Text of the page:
What worked in the past will not necessarily work in the future. The world is a much different place, there are so many more people in this world vis- à -vis the late 19th century. We can have an incentive based immigration system that can welcome a certain amount of workers. We should tighten our borders not only to the south but also to those who come on a visa and just stay here and attempt to assimilate. Why can't we partner with high tech companies to track visa holders and help design a better immigration system? If it's broken and we pass new laws, an inferior system is still inferior regardless of what new laws are passed. Perhaps the first step with immigration is fixing the system first.

Comment: "No other nation has open borders, nor should the US."

This is an interesting comment. Most Americans agree that the USA should not have open borders even though DJT claims the democrats want open borders which is a lie. If someone comes here from Mexico illegally, they should be sent back. Perhaps there should be a deterrent somehow where they have to work to pay for the cost of being sent back. If someone continues to come illegally, we have to ask ourselves if the system is partially broken. There has to be a greater risk for those who come illegally as a deterrent. Having said that, if someone is seeking asylum here, those people have to be properly and efficiently vetted to determine if they have a legitimate asylum case. We need to be more proactive about why these people are coming from central America. Does it at all have anything to do the past foreign policies of the USA? We can't just set up a system that's reactive, we need to do a thorough review on why there's so much violence in those countries, especially in Central America. Similarly, with climate change, the refugee crisis will worsen with droughts and other natural disasters. Does the administration have a program to address this?

One more comment pertaining to undocumented immigrants, companies that hire them have to be accountable too. Why is this rarely discussed? Is the Republican administration afraid of alienating those Chamber of Commerce Republicans? We throw shame on those undocumented immigrants but never put it into full context. Many small businesses are hiring them as many are unskilled and will accept a lower wage. Shame and fines need to be implemented against these companies too if we're genuinely against illegal immigration. Again, use that money to either beef up border control, help reform our immigration system or provide low cost skills training to Americans who lack valuable skills to compete in the 21st century.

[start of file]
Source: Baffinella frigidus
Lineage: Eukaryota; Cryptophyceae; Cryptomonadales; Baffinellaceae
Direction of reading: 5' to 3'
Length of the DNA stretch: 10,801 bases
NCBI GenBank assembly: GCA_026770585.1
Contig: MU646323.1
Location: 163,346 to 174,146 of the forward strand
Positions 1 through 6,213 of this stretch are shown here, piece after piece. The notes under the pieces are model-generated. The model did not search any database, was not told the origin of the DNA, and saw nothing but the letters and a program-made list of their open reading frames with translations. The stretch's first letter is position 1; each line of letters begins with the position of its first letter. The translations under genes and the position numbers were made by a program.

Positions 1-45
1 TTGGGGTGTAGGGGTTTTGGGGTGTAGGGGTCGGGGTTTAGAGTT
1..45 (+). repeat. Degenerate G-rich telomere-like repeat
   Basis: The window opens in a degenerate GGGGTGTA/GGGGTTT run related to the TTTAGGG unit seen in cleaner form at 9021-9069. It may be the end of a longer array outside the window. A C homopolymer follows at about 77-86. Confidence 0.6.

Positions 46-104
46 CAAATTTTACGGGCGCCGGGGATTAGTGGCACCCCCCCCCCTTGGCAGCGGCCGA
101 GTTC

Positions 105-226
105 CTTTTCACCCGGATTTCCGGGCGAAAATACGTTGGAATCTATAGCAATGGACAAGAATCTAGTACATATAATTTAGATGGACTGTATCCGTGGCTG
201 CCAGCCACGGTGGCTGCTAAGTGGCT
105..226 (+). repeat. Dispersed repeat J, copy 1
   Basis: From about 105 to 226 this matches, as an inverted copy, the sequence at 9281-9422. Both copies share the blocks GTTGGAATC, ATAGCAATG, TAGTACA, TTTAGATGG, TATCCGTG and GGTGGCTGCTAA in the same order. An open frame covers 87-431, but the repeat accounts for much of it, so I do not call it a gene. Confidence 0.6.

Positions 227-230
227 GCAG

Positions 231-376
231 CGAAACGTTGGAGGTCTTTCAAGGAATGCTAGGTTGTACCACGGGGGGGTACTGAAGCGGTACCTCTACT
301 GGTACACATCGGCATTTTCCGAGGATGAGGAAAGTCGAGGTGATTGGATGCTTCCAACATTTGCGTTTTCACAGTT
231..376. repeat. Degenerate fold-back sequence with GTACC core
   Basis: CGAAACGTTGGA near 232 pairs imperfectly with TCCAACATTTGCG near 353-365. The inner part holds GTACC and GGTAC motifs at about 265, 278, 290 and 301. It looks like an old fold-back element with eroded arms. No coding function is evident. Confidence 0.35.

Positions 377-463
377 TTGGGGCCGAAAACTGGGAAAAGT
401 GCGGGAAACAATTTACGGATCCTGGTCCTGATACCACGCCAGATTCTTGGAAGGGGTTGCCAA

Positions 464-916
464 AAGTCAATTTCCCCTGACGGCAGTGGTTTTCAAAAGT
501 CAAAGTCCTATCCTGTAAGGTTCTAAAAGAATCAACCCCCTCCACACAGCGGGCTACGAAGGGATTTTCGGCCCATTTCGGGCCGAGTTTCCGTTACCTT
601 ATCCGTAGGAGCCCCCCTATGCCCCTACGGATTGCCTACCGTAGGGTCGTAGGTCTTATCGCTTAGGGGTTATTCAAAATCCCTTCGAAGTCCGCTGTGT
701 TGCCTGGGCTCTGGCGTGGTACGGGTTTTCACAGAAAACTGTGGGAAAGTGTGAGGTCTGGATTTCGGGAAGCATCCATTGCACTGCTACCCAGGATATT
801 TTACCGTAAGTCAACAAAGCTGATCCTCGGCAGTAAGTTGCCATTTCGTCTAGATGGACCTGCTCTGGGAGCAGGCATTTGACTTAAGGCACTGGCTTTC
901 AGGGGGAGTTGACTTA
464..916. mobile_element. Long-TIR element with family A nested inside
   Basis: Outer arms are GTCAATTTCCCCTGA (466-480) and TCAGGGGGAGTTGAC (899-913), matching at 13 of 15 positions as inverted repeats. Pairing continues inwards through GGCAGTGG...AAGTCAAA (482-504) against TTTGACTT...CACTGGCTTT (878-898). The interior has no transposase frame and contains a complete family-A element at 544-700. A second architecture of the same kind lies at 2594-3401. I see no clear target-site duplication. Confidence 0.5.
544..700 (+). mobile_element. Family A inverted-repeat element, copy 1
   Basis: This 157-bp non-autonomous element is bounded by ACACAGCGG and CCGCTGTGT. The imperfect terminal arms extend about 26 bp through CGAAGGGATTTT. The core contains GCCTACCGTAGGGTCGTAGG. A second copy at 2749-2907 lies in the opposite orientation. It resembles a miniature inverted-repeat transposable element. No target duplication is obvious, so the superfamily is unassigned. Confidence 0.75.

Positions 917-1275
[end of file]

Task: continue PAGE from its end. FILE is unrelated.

Comment: "The areas of the world that have highly skilled, highly educated potential immigrants, that can speak English and can pass an American civics test, exclude the poorest countries that cannot offer the educational and skills opportunities required. Ignoring individuals qualifying as DACA recipients - many who speak English, are highly educated, and could pass an American civics test - demonstrates the narrow focus and cruelty of the immigration plan."

One idea is charging skilled immigrants and employers a certain fee whether they apply for citizenship or not. Perhaps increase that fee, I'm sure many corporations may pay that fee or subsidize this amount. At the same time, many Americans need more training to address the lack of valuable skills to compete in today's world economy. Use this revenue to help low skilled American workers get job training to help them become more skillful and a more livable wage.

Comment: "I am sure that demand does not exceed supply in many industries. Corporate executives claim that the reason they need the H 1 visas is because they can’t find Americans qualified. In my former bank, the analytics group was almost entirely made up of H1 visa holders. My argument is that out school system should be producing graduates who can do math, science and engineering."

For the last 30 - 40 years, I've regularly heard that not enough Americans are studying math, science and engineering. Not sure who's at fault but that's the reality. Perhaps it's much more challenging to do this coursework for many Americans so they choose less rigorous curriculum.

So we need to import science and engineering students to fill the need in our high tech job marketplace.

Call me a racist but another requirement should be speaking English clearly. I worked for a Fortune 100 company for 7 years where most of my work was done remotely over the phone and via conference calls. It's one thing to speak English and another to speak it clearly. While on conference calls with many employees from India, Russia or China, it is often challenging to understand what they are saying. To confirm my challenge, I've reached out to some of my

colleagues who have voiced the same sentiments. It's not just their accent, but their word usage too which makes communication more challenging. In a roundabout way, these immigrant Americans have an easier time understanding Americans that the other way around.

Comment: "What about passing a civics exam?"

Let's start with Congress, or better yet, DJT. I'd love to see a televised event where Donald Trump is given an oral civics test. He claims to be brilliant and the 'smartest guy ever,' let's see how well he does on this exam?